SIGNER: There is a majority who's going to be worried, panicked, appalled by what he's doing, and I think that may be the fact that he just fell to second in Iowa is that starting to happen. I just can't believe that even among the Republican base there's too many people whose parents, you know, fought in World War II or who know what the Statue of Liberty says or who understand how important it is that we remain an open country or have some connection of some Muslim-American somewhere. And so I think the fact that he just fell to second in Iowa might actually explain why he is acting out so much. He's so desperate.

GREENE: If you look at some people today who say, I am just sick of the political system, it seems so corrupt, can you blame some American voters for looking for a demagogue-like candidate?

SIGNER: Yes, I can. There is a burden of responsibility that comes with being a citizen of a constitutional democracy. And if you decide to go with your gut as opposed to caring about those values, then you are hurting this country. Demagogues have been talked about for millennia as flatters, so they flatter the people. They play to our need for gratitude. And we're supposed to better than that. So one of the reasons that demagogues are hemmed in is because people say, I hear you, that feels good, but I'm not going to fall in love with you. This is too indulgent. And politicians, usually, are too ashamed to do what demagogues do. And then, Trump, who's a creature, comes from the entertainment world, comes from a culture of narcissism, he doesn't care about any of those rules. So I don't think it's OK to say, well, you know, I know about the principle of separation of church and state, and I know about not having violence in our politics, but I'm going to go with Trump anyway because I'm so angry at the system. That's not OK. It's definitively not OK in the United States of America, and it needs to be condemned.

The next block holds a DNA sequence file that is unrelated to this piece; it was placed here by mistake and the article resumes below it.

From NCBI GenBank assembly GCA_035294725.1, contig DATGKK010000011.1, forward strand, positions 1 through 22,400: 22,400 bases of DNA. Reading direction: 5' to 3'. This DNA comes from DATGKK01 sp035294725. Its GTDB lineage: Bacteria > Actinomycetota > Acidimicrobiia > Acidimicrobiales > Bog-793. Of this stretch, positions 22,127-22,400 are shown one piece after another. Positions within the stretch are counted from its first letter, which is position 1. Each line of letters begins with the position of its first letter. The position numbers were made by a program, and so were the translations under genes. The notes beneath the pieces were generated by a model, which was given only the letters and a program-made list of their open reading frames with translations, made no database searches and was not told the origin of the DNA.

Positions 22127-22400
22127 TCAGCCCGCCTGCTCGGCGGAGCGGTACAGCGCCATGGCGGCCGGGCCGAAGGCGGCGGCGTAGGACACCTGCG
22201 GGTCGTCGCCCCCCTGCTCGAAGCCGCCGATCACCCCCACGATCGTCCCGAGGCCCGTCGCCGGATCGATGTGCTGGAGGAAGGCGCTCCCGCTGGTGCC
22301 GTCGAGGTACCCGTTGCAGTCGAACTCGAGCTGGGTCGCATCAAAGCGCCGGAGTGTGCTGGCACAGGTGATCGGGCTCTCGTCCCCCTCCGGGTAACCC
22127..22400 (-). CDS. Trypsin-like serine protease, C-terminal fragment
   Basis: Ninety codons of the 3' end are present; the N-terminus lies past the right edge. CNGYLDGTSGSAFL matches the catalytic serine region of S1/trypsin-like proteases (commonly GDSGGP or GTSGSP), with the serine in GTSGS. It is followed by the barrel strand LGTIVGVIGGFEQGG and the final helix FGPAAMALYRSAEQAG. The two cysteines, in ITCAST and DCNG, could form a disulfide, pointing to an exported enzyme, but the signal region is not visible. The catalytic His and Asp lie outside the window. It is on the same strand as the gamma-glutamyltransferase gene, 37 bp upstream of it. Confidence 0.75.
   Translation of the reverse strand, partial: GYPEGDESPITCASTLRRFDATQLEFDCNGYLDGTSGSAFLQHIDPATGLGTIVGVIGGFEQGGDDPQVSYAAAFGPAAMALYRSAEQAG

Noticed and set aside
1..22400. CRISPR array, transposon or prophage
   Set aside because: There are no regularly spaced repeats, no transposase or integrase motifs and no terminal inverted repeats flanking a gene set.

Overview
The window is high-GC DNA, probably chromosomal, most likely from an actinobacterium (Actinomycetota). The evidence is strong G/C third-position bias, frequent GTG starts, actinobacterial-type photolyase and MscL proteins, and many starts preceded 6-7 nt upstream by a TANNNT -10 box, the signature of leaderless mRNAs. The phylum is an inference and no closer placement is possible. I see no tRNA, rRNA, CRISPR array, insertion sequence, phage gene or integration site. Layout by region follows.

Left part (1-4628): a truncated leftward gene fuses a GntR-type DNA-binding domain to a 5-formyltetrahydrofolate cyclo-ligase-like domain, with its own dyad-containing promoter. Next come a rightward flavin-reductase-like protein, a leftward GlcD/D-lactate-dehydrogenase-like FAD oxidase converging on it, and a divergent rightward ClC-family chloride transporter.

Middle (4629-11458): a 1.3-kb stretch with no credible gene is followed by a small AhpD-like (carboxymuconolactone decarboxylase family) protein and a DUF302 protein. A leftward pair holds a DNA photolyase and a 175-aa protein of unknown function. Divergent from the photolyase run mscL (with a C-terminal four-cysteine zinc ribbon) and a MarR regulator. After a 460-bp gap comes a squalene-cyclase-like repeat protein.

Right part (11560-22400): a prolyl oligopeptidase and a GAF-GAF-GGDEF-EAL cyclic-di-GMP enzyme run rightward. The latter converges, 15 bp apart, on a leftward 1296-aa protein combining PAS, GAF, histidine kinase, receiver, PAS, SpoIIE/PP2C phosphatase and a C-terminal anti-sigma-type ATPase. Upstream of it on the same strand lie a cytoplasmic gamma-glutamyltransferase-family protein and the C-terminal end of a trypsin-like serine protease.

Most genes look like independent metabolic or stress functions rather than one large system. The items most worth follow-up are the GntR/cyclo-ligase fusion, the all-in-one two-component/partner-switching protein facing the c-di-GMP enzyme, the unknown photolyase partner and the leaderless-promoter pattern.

GREENE: Michael Signer, thanks so much for talking to us. We appreciate it.

SIGNER: You're welcome.

GREENE: That was Michael Signer. He's a lecturer in politics at the University of Virginia, and he's coming out with a new book soon, "Becoming Madison: The Extraordinary Origins Of The Least Likely Founding Father." Transcript provided by NPR, Copyright NPR.